1. Legal issues surrounding new types of businesses:
Sometimes, technology-based businesses can give rise to very different kinds of legal issues. For example, Airbnb is a startup which enables cash-strapped travellers to rent a room at homeowners, thus providing a cheaper alternative to staying in hotels. However, a New York judge fined one of its users (who provided a room in his house to a traveller) on the ground that commercial renting out a room made his house a hotel, which is not allowed under New York regulations without having the necessary permissions (see here).

2012-2013 saw the emergence of ride-sharing startups – that is, companies which enabled users to pool their cars. Essentially a ride-sharing startup merely provided an online app where users who wanted a ride could identify other drivers who were driving on the same route (in their personal cars), and get a ride. This could potentially save fuel, parking costs and even enable the driver to share costs. However, in San Francisco, officials started imposing fines and arresting such drivers, on the ground that they did not have licenses to ply taxis. Later in California, the public utilities commission modified local regulations to allow ride-sharing companies to operate – the law allowed a company which enabled riders to share rides in their personal vehicles through an internet-based platform to operate (see here).

In the above cases, note that it was not the startup which directly ran into legal trouble, but it was the users - car drivers who drove their personal vehicles and offered a ride to others, or homeowners offering their rooms on rent, who used the services of the startup who fell into legal trouble (the startup may or may not have been implicated for abetting legal violations. However, this is irrelevant as such legal risks will jeopardize the entire business model of the startup.

Such problems are not necessarily new - even earlier, the release of Google Books had publishers and authors up-in-arms against Google for potential copyright violations, the arrival of ads inside Gmail had given rise to privacy concerns. In these cases however, the risk was directly to the business itself.
  1. Content-related issues and intellectual property:
If you own or advise a company which simply maintains a website, a blog and some social media presence, the one of the key goals will be to protect the intellectual property in your content and to prevent it from being copied without permission. Hence, an understanding of what steps can be taken in case there is an intellectual property violation will be extremely important. The chapter discussing takedown notices will be helpful for this.
Similarly, content-heavy websites which enable user-generated content such as Blogger or YouTube, or news aggregators such as Google News or Flipboard are prone to even more risks apart from intellectual property infringement - defamation, hate speech, hurting religious sentiments, insults to a individuals or groups, etc. could be some of the issues.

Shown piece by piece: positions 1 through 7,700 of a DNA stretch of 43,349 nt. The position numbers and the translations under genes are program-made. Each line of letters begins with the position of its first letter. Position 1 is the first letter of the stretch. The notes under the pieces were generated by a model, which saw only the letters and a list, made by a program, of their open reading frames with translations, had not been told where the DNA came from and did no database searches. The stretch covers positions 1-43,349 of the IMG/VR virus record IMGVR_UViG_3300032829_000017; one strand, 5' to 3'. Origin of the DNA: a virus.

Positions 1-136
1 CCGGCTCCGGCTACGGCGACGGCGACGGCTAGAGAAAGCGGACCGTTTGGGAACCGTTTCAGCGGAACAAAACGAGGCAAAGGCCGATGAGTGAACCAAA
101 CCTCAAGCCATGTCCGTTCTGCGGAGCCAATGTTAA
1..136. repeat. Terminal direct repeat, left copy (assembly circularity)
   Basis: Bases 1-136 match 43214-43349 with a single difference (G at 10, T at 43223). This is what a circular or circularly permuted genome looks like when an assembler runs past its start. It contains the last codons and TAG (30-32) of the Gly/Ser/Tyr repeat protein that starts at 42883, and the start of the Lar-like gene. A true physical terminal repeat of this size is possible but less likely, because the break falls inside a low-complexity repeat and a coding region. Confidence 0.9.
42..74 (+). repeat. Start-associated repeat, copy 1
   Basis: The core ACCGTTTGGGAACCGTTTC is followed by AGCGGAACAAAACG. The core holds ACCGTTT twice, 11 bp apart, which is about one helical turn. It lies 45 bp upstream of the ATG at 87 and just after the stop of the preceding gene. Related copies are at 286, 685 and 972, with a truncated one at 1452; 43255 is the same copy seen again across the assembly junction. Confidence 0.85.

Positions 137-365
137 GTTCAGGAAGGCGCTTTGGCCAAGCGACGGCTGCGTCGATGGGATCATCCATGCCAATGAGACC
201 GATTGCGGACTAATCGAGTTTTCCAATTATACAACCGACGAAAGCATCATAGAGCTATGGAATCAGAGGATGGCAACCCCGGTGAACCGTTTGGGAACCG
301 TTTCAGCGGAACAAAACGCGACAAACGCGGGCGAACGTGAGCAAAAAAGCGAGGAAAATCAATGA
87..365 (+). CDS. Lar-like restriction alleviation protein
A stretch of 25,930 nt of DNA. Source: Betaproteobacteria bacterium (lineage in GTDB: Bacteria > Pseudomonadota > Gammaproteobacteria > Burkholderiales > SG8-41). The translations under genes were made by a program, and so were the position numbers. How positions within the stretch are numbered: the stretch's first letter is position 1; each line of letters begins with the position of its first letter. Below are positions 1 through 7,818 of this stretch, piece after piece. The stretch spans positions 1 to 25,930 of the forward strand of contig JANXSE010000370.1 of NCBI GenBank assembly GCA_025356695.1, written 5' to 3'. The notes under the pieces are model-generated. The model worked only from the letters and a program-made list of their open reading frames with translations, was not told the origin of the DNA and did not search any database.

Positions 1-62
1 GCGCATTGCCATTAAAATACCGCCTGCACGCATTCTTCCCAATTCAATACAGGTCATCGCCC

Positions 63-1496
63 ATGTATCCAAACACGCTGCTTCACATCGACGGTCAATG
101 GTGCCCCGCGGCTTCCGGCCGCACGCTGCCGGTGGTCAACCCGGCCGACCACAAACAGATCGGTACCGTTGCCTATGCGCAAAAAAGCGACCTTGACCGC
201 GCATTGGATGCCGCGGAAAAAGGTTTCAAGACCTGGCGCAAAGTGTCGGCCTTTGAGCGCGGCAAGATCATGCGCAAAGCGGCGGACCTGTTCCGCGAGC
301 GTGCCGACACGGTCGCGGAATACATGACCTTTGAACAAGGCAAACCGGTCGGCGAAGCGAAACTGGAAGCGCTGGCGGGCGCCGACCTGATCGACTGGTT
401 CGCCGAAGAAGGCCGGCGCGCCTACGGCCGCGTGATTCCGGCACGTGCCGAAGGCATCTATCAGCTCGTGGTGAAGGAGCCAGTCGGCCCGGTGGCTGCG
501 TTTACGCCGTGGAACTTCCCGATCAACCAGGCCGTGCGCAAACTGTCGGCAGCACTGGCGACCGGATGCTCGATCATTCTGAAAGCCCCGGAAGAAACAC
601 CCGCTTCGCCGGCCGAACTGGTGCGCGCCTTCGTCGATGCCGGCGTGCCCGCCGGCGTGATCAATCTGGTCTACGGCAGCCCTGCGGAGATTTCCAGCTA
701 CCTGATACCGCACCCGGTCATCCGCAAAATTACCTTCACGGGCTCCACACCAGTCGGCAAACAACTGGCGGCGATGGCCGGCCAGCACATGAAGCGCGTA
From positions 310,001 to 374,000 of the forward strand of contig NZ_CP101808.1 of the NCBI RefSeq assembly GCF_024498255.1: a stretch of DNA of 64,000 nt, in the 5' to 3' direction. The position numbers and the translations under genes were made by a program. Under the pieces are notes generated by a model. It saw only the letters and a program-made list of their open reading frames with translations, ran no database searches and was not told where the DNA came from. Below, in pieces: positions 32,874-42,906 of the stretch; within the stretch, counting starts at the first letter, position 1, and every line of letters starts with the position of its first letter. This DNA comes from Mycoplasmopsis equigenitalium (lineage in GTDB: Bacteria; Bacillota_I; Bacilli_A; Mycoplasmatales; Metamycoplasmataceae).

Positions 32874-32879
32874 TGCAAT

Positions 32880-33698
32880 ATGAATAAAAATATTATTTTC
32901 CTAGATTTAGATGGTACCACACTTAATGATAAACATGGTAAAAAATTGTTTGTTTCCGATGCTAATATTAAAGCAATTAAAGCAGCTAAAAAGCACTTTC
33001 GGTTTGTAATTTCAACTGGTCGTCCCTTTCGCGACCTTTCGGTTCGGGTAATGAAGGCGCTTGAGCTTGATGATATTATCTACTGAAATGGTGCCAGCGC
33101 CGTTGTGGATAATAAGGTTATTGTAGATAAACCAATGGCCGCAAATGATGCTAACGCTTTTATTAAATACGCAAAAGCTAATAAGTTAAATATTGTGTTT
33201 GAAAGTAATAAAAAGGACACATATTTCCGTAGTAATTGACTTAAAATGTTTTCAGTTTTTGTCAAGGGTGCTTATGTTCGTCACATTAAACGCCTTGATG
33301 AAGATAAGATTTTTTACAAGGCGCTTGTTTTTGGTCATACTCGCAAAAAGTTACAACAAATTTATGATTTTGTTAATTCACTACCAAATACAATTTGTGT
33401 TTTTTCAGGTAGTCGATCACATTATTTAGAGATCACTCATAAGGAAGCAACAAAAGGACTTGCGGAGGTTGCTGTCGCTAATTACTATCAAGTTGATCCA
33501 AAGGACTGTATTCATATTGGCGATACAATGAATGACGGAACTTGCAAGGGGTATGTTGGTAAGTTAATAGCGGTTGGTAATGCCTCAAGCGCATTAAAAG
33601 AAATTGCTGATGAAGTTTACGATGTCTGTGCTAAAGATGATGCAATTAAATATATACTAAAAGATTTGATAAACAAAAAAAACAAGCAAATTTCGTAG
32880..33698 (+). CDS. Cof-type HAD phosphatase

Where websites enable user-generated content to be posted, they may not be able to always monitor the quality of such content beforehand (unless there is a complaint from a user). What are their duties and responsibilities? What are the risks they face? How should they respond to takedown notices?
  1. Legal issues around online reputation management:
A lot of local businesses have started getting customers through online marketing, user reviews and contact details that are available on the internet – since users are constantly accessing the internet, any business is likely to be interested in ensuring that there is no damaging information pertaining to itself on the internet. For this, it may be required to initiate online conversations, participate in conversations started by others and monitor these consistently at a broader level. Online reputation management deals with strategies to monitor and track conversations around a business and strategies that can be deployed so that the business does not have a negative reputation online. For businessmen or their advisors such activities can have legal ramifications, which we will discuss separately.
  1. Government interception:
Understanding situations when a website may be required to share data with government agencies, or when access to the website can be entirely blocked by the government or regulatory agency is important. For example, government-agencies across the world have requested Google, Facebook, Yahoo, Twitter and various other websites to share content – Facebook is known to disclose more frequently to the government whereas Twitter follows a relatively strict policy and is known to be less amenable to government requested for disclosure. Google started releasing a ‘transparency report’ to inform users about the number of government requests received each year, a trend which was picked up by several other technology companies (read more about transparency reports here and here).
Platform-based businesses, social media companies and other businesses which provide access to user-generated content are more likely to receive government-requests to disclose data or to block access to content, and it may be important for them to have a sense of legal provisions related to these issues.
  1. Internet crime:
It is important for business-owners and their advisors to know about legal actions it can take when it is subject to internet crimes such as hacking or unauthorized access of user data, denial of service attacks, mass credit card fraud and identity theft.

This course will address various legal and strategic aspects which arise from online transactions, internet communication and similar relationships. The introductory chapters will first explain legal issues arising from the unique network or web-like structure of the internet and its transnational structure.
  1. Governance-related issues
Electronic governance is increasing – company law related compliance, tax-related filings, customs law filings and tender submissions have largely moved online. Business owners and their advisors should appreciate legal issues arising out of electronic contracts, digital signatures and e-filings.